One of the issues we as preppers instinctively accept and understand but struggle to explain to non-preppers, is the huge degree of fragility and multiple dependent layers upon which today’s society is built.
Exactly like a house of cards, if a single component in any of the dependencies fails, the entire structure is at risk of colossal failure in a manner that would not have been possible 50 or 100 years ago.
The problem we have in explaining these dependencies is that many of them are obscured and not at all intuitively obvious.
Here’s an interesting example of a surprising statistic and dependency. 70% of the food we eat passes through or is dependent on the ‘cold chain’ – refrigeration is needed as part of its processing, storage, and distribution.
Some of this we know about already. It is unsurprising to learn that the milk we drink and the meat we eat has been chilled pretty much through its entire history from the minute it was first obtained.
Some other things are less obvious, but if we think about it, we’re not very surprised. Look in the produce section of your supermarket, and although you’ll see things like potatoes and onions in bags or loose, displayed at room temperature, we might realize that they’ve been sitting in cool stores for months between when they came out of the ground and were put on display in the supermarket.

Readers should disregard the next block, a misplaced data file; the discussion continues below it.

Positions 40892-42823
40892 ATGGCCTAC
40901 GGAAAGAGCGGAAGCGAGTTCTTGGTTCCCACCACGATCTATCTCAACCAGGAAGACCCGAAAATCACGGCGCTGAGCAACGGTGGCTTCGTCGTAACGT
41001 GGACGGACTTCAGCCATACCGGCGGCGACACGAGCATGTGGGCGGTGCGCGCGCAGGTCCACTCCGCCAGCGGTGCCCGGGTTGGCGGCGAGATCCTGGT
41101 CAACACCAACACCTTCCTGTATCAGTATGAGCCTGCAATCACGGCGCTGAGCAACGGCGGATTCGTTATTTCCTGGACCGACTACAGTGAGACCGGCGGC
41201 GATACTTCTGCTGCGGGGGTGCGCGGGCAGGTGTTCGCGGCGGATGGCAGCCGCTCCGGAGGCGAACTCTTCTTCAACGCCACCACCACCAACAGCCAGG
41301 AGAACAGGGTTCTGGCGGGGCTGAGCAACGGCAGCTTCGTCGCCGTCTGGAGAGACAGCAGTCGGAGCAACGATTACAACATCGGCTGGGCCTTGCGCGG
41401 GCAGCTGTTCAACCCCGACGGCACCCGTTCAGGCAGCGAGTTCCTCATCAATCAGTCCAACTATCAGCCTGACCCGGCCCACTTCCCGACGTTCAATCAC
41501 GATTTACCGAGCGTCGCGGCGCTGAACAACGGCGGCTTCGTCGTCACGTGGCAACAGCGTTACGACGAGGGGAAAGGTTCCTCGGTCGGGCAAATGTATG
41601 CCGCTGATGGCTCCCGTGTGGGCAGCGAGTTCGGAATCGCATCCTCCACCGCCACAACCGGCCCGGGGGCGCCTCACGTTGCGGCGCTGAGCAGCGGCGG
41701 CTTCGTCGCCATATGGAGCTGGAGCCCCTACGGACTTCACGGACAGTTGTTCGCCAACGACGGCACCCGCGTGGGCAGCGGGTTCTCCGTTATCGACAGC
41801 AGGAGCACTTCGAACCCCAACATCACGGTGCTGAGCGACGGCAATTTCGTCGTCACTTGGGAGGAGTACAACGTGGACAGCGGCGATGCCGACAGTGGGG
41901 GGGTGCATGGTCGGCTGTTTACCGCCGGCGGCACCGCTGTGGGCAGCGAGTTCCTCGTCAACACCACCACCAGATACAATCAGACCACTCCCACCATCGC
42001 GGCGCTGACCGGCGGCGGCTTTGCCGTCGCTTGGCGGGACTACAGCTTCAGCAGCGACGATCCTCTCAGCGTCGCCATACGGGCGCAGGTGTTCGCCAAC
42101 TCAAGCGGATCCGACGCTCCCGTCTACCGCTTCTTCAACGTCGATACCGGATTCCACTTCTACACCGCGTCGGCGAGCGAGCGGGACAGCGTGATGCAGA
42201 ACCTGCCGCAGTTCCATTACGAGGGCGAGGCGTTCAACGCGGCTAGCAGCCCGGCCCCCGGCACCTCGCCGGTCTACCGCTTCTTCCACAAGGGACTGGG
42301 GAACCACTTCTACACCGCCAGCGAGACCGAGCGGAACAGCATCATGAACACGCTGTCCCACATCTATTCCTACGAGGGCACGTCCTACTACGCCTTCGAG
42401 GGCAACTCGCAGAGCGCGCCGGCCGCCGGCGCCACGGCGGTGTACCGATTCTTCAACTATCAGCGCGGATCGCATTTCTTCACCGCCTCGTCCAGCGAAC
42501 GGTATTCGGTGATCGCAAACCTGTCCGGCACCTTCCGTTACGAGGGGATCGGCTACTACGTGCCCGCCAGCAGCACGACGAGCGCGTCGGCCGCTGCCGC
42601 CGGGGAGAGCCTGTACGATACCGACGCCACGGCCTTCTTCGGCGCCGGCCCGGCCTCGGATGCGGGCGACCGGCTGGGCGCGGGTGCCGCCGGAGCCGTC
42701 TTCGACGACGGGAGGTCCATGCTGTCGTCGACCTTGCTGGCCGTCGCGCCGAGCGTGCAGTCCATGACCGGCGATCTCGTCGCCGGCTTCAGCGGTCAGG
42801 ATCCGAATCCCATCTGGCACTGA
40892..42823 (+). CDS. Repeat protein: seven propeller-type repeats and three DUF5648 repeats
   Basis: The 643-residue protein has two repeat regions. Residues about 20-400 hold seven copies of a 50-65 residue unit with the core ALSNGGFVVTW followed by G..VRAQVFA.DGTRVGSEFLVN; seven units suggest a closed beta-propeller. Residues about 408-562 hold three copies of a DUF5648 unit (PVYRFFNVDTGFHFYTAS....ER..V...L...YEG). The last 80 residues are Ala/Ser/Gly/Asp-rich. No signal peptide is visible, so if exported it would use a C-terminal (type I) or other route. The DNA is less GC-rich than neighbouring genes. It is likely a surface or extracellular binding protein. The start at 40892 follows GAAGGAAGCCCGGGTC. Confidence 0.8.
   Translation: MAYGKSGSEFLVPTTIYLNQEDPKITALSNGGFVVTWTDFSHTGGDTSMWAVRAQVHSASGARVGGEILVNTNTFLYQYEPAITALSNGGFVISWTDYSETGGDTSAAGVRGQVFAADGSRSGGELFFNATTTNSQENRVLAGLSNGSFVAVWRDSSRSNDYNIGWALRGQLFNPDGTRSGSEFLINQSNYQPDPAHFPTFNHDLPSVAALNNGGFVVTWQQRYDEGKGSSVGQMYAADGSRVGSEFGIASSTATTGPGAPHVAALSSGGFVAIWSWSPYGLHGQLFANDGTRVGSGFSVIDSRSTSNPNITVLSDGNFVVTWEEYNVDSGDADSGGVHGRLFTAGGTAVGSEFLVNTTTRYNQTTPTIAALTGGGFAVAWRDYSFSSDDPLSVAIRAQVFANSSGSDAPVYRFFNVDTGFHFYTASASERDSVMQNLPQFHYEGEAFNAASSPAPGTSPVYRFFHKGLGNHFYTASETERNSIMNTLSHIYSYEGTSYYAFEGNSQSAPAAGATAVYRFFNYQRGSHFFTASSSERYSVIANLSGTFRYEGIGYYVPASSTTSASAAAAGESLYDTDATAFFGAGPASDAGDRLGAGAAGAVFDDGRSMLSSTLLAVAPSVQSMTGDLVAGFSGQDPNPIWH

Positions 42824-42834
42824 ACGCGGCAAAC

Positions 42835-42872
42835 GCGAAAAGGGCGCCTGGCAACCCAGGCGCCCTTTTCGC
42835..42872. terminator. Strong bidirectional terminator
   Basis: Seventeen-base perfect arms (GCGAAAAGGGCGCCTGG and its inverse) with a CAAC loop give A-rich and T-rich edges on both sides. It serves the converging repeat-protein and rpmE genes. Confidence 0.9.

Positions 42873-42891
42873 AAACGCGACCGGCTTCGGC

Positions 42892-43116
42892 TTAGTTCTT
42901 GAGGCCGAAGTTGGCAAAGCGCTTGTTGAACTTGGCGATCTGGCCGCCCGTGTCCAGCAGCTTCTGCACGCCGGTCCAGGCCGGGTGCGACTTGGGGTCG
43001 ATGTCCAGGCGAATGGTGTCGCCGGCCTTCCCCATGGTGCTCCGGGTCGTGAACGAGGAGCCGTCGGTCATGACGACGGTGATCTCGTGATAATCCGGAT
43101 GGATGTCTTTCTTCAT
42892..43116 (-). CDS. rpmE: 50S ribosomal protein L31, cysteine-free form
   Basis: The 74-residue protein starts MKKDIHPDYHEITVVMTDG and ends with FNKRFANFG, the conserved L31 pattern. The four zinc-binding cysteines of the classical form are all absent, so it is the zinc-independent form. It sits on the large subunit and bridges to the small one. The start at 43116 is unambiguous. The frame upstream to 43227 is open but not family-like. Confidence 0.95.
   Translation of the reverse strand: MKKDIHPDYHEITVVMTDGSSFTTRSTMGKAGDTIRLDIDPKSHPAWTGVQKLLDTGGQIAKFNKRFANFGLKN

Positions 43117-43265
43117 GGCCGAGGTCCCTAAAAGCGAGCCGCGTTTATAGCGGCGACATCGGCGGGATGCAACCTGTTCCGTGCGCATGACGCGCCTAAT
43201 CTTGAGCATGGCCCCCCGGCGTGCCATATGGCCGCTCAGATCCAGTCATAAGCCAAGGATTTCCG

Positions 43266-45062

Oh – and of the potatoes we eat (the average American eats 36 lbs a year), most are not just kept chilled/cool, but are actually hard frozen. Astonishingly, 29 of the 36 pounds of potatoes we eat are in the form of frozen French fries. Who’d a thought?
The same is true of fruit as well. Apples, oranges, etc – all these things are kept in special temperature environments – indeed, not just the temperature is managed to a very exacting degree, but so too is the humidity and even the gas mix surrounding the fruit.
But how about things as unobvious as, for example, even peanuts? Yes, they too are kept in cool storage to extend their shelf life.
Our point is simply this. A power failure – even a power shortage – would threaten 70% of our food supplies. Without refrigeration, we’d have two problems. The first is that we’d no longer be able to harvest food when it was plentiful, inexpensive, and in season, then store it for future sale/consumption some months later. This would make for a crazy situation with some months having enormous gluts of food products and other months having nothing at all.
The second is that without refrigeration, we’d no longer be able to have vast distances separating where our food is grown and where it is eaten. At present food travels at times almost literally half way around the world to reach our supermarkets. If we had to rely on food grown within a day or two of our homes, that would destroy the viability of many major cities because the amount of food growing area needed to support the millions of people in the urban concentrations would stretch out impossibly far.
Anyway, food for thought, as it were.